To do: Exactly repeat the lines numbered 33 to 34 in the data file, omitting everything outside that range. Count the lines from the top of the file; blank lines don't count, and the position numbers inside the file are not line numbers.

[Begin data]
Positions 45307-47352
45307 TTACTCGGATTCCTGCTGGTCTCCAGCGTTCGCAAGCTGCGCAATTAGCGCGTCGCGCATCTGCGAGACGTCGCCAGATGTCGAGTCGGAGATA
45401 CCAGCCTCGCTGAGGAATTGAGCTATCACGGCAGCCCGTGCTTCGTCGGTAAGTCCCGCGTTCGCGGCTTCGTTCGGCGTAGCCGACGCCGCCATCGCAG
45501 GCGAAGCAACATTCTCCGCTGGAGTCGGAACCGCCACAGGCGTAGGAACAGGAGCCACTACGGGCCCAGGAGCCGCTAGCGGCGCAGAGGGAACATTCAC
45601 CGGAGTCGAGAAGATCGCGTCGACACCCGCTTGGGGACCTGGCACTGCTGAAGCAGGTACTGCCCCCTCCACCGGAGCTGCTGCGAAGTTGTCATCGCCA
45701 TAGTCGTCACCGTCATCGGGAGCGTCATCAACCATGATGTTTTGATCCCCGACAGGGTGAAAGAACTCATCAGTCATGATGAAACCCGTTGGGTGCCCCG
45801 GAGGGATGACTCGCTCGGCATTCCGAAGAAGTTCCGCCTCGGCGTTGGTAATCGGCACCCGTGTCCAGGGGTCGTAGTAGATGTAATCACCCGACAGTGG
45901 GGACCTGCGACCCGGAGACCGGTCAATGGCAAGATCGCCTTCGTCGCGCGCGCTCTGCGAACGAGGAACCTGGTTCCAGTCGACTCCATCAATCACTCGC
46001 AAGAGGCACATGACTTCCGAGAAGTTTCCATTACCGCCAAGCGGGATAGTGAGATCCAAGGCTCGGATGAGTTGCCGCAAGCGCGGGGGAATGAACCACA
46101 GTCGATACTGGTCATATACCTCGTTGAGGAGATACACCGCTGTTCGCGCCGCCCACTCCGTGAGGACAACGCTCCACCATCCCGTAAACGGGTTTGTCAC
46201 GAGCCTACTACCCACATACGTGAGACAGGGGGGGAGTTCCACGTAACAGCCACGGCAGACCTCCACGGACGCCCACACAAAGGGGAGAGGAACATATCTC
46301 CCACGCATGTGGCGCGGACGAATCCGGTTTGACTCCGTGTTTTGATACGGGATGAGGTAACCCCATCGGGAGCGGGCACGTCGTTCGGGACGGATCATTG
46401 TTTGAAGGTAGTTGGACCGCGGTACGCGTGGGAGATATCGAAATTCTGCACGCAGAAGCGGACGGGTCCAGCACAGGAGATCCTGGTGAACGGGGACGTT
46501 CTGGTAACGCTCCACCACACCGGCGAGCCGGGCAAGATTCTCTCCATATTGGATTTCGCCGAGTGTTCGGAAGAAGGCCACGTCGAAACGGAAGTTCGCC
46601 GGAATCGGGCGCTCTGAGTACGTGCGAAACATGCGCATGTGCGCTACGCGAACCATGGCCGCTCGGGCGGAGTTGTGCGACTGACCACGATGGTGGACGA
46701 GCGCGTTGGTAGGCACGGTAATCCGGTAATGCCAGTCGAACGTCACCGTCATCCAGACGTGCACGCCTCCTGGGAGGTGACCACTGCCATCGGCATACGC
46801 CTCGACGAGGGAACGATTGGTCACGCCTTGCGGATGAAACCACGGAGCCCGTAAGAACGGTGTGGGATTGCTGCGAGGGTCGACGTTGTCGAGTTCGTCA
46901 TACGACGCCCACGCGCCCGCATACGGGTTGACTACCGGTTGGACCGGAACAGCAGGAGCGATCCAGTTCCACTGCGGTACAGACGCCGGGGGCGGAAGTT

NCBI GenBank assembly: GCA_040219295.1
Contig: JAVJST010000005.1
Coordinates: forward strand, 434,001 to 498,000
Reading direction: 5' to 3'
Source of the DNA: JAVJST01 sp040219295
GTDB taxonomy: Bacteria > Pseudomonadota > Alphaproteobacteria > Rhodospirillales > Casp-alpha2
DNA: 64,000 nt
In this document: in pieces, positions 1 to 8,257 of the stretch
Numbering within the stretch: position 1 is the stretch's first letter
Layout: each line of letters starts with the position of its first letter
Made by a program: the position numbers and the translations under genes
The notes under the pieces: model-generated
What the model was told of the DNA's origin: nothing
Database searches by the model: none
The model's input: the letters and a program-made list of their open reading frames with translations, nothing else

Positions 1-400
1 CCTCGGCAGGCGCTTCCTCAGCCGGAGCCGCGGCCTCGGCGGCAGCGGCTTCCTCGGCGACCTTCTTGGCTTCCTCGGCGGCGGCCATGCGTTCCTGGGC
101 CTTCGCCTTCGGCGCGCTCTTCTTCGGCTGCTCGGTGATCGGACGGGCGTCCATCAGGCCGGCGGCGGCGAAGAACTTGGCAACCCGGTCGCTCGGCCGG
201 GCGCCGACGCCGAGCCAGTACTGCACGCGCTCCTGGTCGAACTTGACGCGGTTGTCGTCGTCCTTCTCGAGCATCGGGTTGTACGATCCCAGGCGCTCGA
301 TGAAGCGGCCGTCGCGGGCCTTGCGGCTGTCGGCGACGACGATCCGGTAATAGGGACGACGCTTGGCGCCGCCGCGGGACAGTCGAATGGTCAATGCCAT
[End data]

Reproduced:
The model's input: the letters and a program-made list of their open reading frames with translations, nothing else

Positions 1-400